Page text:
Olde Ale House Opens in Los Osos

Written by Theresa-Marie Wilson

Theresa-Maria Wilson has been a journalist covering the North Coast and South County area for over 20 years. She is also the founder of Cat Noir CC and is currently working on a novel.

November 6, 2020

Olde Ale House owners Bill Marvin and his wife, Chris Stratford, and her sister, Cathy Stratford. Photo Submitted

If you are looking for a glass of craft beer, a meal with the family or some nightlife with friends, the Olde Ale House in Los Osos has the taps pouring and the kitchen fired up.

On Nov. 2, post press time, the craft-beer bar and restaurant located at 945 Los Osos Valley Road opened the doors to what the owners hope will be a new go-to hangout for locals.

The Olde Ale House is definitely a family affair. Husband and wife team, Bill Marvin and Chris Stratford, and her sister, Cathy Stratford own the establishment and the couple’s daughters, Amelia and Alanah, run the front of the house.

“This is a place where people can be comfortable and want to come back,” Bill said. “It is family friendly and pet friendly. Originally we were just looking to have a little community hangout and focus on beer and wine, but it kind of evolved into a much bigger focal point. We recognized the importance of having good food. I mean, if someone comes and has a beer or two and there’s no food available, they’re going to find somewhere else to go.”

The idea for the place came about when Bill and Cathy used to frequent the now closed Baywood Ale House.
“We liked the place down there,” Bill said. “It was really kind of the first of its type in this community. When it closed, we just felt like the community needed a place.”

At one point there were plans to go into business with the Baywood owners but that path changed. The business idea was still a sound one.

“There’s not anywhere to go and grab a beer and have some food and hang out, so there’s a need for it here,” Amelia said.
Almost two years ago to the day, the owners bought the 1500sf former office building and set about remodeling the place, which has seating available for more than100 people between the indoor and outdoor areas as well as a full kitchen and a bar.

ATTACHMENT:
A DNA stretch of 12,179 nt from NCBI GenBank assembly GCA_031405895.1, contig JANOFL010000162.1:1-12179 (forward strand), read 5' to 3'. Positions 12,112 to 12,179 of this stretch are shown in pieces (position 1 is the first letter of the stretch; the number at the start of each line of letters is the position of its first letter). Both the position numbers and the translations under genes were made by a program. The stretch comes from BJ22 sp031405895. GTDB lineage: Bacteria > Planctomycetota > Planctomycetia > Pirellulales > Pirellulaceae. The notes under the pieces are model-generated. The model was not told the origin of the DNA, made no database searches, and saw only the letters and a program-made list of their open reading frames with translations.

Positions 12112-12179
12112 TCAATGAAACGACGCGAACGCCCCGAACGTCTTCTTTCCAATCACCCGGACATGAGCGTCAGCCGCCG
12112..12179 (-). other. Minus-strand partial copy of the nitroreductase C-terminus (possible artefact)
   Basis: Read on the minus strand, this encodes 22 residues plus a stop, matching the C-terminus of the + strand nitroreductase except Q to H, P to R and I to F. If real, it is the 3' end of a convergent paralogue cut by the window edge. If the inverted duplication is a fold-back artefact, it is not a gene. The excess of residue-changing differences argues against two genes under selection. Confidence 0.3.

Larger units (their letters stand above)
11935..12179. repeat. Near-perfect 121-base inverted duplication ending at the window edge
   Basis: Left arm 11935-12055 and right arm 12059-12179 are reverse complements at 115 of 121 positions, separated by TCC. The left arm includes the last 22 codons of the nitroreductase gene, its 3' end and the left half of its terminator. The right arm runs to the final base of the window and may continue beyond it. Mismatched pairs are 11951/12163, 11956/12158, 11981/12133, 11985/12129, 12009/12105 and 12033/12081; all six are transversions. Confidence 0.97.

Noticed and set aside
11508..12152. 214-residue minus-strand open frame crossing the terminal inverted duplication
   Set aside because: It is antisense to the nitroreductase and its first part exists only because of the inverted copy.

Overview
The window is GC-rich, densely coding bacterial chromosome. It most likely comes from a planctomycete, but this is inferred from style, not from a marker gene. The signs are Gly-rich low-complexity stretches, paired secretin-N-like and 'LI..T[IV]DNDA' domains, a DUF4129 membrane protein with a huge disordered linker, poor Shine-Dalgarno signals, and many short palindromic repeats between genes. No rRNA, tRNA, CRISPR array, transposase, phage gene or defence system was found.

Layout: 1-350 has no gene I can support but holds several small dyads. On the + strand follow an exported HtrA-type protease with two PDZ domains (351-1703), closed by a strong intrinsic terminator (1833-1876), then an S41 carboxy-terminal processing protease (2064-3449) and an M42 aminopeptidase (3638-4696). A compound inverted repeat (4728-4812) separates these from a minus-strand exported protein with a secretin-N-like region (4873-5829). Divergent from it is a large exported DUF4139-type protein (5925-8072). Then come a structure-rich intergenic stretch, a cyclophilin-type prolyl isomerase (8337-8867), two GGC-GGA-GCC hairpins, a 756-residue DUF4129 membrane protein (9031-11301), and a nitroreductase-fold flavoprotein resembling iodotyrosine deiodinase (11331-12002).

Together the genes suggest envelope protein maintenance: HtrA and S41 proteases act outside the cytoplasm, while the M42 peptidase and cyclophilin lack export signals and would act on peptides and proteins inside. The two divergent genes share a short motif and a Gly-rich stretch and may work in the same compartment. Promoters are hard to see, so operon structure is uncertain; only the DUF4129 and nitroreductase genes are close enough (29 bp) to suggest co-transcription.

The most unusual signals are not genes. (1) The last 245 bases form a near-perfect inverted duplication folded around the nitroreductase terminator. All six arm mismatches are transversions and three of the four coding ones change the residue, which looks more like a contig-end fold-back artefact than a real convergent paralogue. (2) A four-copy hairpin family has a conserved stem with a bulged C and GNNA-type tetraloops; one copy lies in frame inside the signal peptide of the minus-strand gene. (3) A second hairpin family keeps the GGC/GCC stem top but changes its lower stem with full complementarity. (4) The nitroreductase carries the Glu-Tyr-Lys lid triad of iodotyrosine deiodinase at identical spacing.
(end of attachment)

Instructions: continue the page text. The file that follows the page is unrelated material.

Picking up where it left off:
“It is almost surreal,” Amelia said. “It’s been a lot of work, and it’s exciting to see it all come together.
“We’ll have 20 beers on tap — beers, ciders, sours,” said Amelia. “And then we’ll have a wine list and a full kitchen, so we’ll be open, lunch and dinner.”

It should be noted that current coronavirus pandemic restrictions allow only 25% of the space to be used at any one time.
The menu was created by head chef Kyle Miller, formerly of Baywood Ale House and Kuma, and caters to families as well as the soon to be regulars.

“It’s a bit more upscale pub food,” Amelia said adding that the shepherd’s pie will likely be a signature dish. “There will be a lot of vegetarian items. Four out of five of us are vegan or vegetarian, so we’re going to have a good little mix.”
Steak and fish are also on the dinner menu that is available staring at 4 p.m. and lunch is lighter fare with sandwiches and salads. Of course, beer and wine is always available for those 21 and over.

The spectrum of beers is wide with about 50 percent of the tap lineup consisting of the local craft variety from breweries like Oak and Otter, Liquid Gravity, Santa Maria Brewing, Firestone and Barrelhouse.

“I think, especially in this time, we wanted to honor the local breweries,” Amelia said. “We want to keep it pretty local to start, but have a variety.”

And yes, that watering hole, happy hour domestic favorite that has stood the test of time, Coors Light, will also be on tap as will the Belgian Stella Artois. Bottled beers, primarily domestic, are available as are non-alcoholic choices.

Wine can be purchased by the bottle or the glass. They serve a variety of about eight reds and whites from Central Coast wineries including Tolosa and Dauo.

It has been a long road to get to opening day and Bill is quick to recognize the people who helped along the way.

“People stopped by all the time just to say hello and ask us when we were going to open,” said Bill. “We had so many people in the community that helped us build the place, I think they feel like they’re a little part of it.”

Some of those involved include Architect Thomas Reay of the Omni Design Group and Jim Dana, the contractor.
Reay was involved almost from the beginning and helped find the location.

“We looked at several other places that we thought might do, but when he saw this place, he said, ‘This, is an ale house.’”
Dana designed and built most of the heated patio and its elements out back where dogs are as welcomed as the people they brought and cornhole can be played anytime.

“He saw the potential here and just went for it,” said Amelia.
As for the future, the owners are looking forward to live music on the full stage built out back, more games to play and an expanded food menu.

“When people come in, I want them to feel like they’re at home, like they’re just coming into a party with all their favorite friends,” said Amelia.

The Olde Ale House is open Sunday through Wednesday from 11 a.m. to 10 p.m. and Friday and Saturday from 11 a.m. to 11 p.m. Readers can also check out their website at oldealehouse.com.

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